Carriers should be pitching IPv6 migrations as a way for enterprises to get familiar with the technology via incremental upgrades, according to Mike Jude, program manager at Stratecast, a division of Frost & Sullivan.

"You don't want to go in and be the Chicken Little [and say], 'Oh my God, the sky is falling because we just ran out of Block 8 addresses!'" Jude said. "If what you want to do is be alarmist, that's definitely not going to sell this. What I think is more effective is the polar opposite, which is facilitative, and say … 'Now is the perfect time to start getting your feet wet. We'll make the pipes available and we have the experts here to help.'"

Service providers may also find success by painting an IPv6 migration as part of an overall infrastructure upgrade, Mazur said.

"Because there's no strong business case, which is the first thing that both the IT and the business people in the enterprise are going to want to hear about, I would pitch it as a general network upgrade story," he said. "You could say, 'You might as well look at moving to IPv6 as part of a network modernization program, and while you're at it, is there any old equipment in your network? That old stuff is probably ready to go anyway and probably very energy inefficient.'"

How to handle enterprises skeptical of an IPv6 migration

Although more enterprises are asking service providers about how and why they should make the IPv6 migration, not all are eager participants because they fear it requires a large capital investment, according to William Schmidlapp, senior consultant for product marketing at Verizon Business.

Verizon sales representatives are scheduling site visits and conference calls to educate customers on IPv4 versus IPv6, to evaluate their infrastructure and explain how they can take a conservative approach to IPv6 enablement, he said.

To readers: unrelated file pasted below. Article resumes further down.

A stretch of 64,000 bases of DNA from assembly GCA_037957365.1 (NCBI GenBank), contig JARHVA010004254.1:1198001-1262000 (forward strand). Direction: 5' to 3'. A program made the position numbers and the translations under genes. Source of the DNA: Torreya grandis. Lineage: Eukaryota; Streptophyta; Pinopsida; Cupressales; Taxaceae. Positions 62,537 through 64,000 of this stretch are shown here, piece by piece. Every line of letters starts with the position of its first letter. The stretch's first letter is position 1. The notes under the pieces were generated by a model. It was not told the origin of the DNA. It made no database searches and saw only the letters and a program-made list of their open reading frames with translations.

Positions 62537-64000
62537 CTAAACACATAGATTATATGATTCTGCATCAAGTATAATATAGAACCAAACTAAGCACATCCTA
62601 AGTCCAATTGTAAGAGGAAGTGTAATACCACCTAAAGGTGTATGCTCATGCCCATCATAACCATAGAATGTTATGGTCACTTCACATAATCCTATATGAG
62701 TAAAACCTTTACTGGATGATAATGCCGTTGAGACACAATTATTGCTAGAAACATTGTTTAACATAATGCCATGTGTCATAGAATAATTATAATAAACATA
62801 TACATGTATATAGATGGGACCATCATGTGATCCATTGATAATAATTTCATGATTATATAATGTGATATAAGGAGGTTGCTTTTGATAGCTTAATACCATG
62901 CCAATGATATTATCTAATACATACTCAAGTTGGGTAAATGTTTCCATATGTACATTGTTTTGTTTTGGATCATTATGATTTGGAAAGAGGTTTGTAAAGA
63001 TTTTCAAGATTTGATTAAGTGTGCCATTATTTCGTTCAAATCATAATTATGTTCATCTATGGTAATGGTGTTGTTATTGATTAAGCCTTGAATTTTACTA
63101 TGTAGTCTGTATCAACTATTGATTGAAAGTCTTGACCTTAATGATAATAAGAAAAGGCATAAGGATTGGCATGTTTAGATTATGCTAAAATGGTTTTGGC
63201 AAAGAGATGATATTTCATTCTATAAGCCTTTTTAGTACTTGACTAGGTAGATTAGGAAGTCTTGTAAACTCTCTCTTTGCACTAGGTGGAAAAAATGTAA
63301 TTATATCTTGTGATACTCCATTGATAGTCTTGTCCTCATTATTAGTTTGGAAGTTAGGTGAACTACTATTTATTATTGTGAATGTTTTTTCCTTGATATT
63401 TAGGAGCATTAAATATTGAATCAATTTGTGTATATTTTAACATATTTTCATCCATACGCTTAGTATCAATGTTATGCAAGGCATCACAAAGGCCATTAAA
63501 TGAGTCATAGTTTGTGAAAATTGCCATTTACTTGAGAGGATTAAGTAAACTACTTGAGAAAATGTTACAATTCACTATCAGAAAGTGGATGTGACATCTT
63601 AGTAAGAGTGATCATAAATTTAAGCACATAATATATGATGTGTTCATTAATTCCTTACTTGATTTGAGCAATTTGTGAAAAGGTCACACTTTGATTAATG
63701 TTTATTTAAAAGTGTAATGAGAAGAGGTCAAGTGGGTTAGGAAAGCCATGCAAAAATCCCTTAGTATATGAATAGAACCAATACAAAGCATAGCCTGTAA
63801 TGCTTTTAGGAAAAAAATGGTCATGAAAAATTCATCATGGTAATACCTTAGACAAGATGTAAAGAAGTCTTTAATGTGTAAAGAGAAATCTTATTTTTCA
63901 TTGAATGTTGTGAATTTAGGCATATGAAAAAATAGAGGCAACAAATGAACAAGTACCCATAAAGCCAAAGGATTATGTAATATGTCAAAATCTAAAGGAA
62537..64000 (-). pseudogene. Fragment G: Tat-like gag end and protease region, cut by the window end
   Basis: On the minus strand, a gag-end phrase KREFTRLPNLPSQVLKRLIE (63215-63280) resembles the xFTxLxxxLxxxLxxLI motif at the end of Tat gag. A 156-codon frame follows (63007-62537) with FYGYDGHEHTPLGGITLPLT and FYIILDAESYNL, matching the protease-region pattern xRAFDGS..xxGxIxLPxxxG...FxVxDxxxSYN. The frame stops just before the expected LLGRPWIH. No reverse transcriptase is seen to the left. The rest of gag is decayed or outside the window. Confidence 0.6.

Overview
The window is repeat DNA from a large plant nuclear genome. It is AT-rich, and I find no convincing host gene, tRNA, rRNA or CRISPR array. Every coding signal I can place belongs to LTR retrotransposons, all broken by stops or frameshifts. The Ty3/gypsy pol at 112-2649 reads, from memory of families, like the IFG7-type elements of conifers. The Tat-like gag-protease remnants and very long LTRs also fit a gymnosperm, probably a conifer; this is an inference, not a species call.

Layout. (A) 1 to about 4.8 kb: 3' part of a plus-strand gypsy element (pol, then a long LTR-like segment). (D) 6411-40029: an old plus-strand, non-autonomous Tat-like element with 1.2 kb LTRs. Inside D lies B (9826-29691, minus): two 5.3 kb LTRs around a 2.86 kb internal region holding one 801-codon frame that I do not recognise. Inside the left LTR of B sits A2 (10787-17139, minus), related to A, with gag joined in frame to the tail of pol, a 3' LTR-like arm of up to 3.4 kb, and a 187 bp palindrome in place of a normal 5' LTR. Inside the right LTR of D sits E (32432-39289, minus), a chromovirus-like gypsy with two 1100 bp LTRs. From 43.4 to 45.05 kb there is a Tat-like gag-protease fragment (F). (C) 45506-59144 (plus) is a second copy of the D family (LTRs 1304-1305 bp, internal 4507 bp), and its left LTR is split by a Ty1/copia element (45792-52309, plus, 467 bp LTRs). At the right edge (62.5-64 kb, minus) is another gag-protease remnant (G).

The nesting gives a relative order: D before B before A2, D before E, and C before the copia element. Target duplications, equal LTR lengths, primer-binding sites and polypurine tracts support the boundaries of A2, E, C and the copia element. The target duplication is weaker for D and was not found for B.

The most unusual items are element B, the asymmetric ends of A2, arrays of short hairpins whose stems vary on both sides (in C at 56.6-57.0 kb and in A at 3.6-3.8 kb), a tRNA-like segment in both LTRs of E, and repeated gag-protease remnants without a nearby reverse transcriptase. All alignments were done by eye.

"Nobody's happy that they have to upgrade their infrastructure and that they have to do that based on a technology change," Schmidlapp said. "Initially, there's resistance to [an IPv6 migration] because of the expenditure that's associated with it, but after we have communicated with them … they realize, 'I don't have to forklift my entire infrastructure, but I have to support the protocol.'"

Meanwhile, service providers have to confront IT professionals who remain skittish about IPv6 security concerns and some of the next-generation protocol's inherent vulnerabilities. At a recent hacker conference, one speaker called IPv6 a "security nightmare", according to The Register.

Qwest has tried to instill confidence in enterprise customers by acknowledging their security concerns and identifying a safer IPv6 migration path, Poll said.

"Clearly, Qwest and the carrier industry at large have to show our customers that we have done our homework," he said. "When [vendors] say their code is v6-ready, we go very carefully into the network in a quarantined space [to test the equipment] ... and by and large, every time we do that, we find an issue and go back. I would encourage the enterprises to test very carefully."

Service providers should be prepared to face tough questions from both the business and IT organizations and should probably bring backup when talking to wary networking pros, Jude said.

"It's not going to be a simple sale because there is a lot of skepticism out there," he said. "Is it something an unarmed sales rep can do? I don't think so, but I think a good sales rep with a good sales engineer could probably make a fairly compelling case."

Let us know what you think about the story; email: Jessica Scarpati, News Writer